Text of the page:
On the Economy of Machinery and Manufactures eBook

This eBook from the Gutenberg Project consists of approximately 313 pages of information about On the Economy of Machinery and Manufactures.

43.  The most frequent reason for employing contrivances for diminishing velocity, arises from the necessity of overcoming great resistances with small power.  Systems of pulleys, the crane, and many other illustrations, might also be adduced here as examples; but they belong more appropriately to some of the other causes which we have assigned for the advantages of machinery.  The common smoke-jack is an instrument in which the velocity communicated is too great for the purpose required, and it is transmitted through wheels which reduce it to a more moderate rate.

44.  Telegraphs are machines for conveying information over extensive lines with great rapidity.  They have generally been established for the purposes of transmitting information during war, but the increasing wants of man will probably soon render them subservient to more peaceful objects.

A few years since the telegraph conveyed to Paris information of the discovery of a comet, by M. Gambart, at Marseilles:  the message arrived during a sitting of the French Board of Longitude, and was sent in a note from the Minister of the Interior to Laplace, the President, who received it whilst the writer of these lines was sitting by his side.  The object in this instance was, to give the earliest publicity to the fact, and to assure to M. Gambart the title of its first discoverer.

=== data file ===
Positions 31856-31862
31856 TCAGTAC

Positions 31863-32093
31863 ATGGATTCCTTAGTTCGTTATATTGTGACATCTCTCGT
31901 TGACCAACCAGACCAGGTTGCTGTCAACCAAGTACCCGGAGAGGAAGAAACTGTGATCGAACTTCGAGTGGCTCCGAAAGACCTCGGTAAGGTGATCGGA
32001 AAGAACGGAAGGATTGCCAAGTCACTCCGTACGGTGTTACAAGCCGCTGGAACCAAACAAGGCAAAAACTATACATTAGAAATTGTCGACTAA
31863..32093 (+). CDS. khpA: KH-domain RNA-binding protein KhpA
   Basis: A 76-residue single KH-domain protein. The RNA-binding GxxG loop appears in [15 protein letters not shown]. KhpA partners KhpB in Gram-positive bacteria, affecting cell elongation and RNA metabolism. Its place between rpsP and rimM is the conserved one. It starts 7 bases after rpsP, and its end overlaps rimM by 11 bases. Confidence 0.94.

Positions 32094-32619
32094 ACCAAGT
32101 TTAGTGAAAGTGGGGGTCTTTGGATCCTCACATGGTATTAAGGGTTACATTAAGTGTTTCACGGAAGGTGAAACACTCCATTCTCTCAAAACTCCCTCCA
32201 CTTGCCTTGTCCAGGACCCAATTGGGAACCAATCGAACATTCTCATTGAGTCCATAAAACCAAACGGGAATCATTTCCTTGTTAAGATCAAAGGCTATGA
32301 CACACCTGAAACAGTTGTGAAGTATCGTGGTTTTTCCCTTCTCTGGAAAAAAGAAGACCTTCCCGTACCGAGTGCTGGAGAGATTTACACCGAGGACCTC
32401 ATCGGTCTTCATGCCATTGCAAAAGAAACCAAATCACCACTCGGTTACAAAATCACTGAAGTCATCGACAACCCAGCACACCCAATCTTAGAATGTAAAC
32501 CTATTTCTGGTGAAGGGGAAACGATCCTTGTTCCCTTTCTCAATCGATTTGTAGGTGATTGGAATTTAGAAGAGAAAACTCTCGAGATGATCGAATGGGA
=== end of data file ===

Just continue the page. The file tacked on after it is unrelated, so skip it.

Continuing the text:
At Liverpool a system of signals is established for the purposes of commerce, so that each merchant can communicate with his own vessel long before she arrives in the port.


1.  See Transactions of the Society of Arts, 1826.

Chapter 5

Extending the Time of Action of Forces

45.  This is one of the most common and most useful of the employments of machinery.  The half minute which we daily devote to the winding-up of our watches is an exertion of labour almost insensible; yet, by the aid of a few wheels, its effect is spread over the whole twenty-four hours.  In our clocks, this extension of the time of action of the original force impressed is carried still further; the better kind usually require winding up once in eight days, and some are occasionally made to continue in action during a month, or even a year.  Another familiar illustration may be noticed in our domestic furniture:  the common jack by which our meat is roasted, is a contrivance to enable the cook in a few minutes to exert a force which the machine retails out during the succeeding hour in turning the loaded spit; thus enabling her to bestow her undivided attention on the other important duties of her vocation.  A great number of automatons and mechanical toys moved by springs, may be classed under this division.

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On the Economy of Machinery and Manufactures from Project Gutenberg. Public domain.
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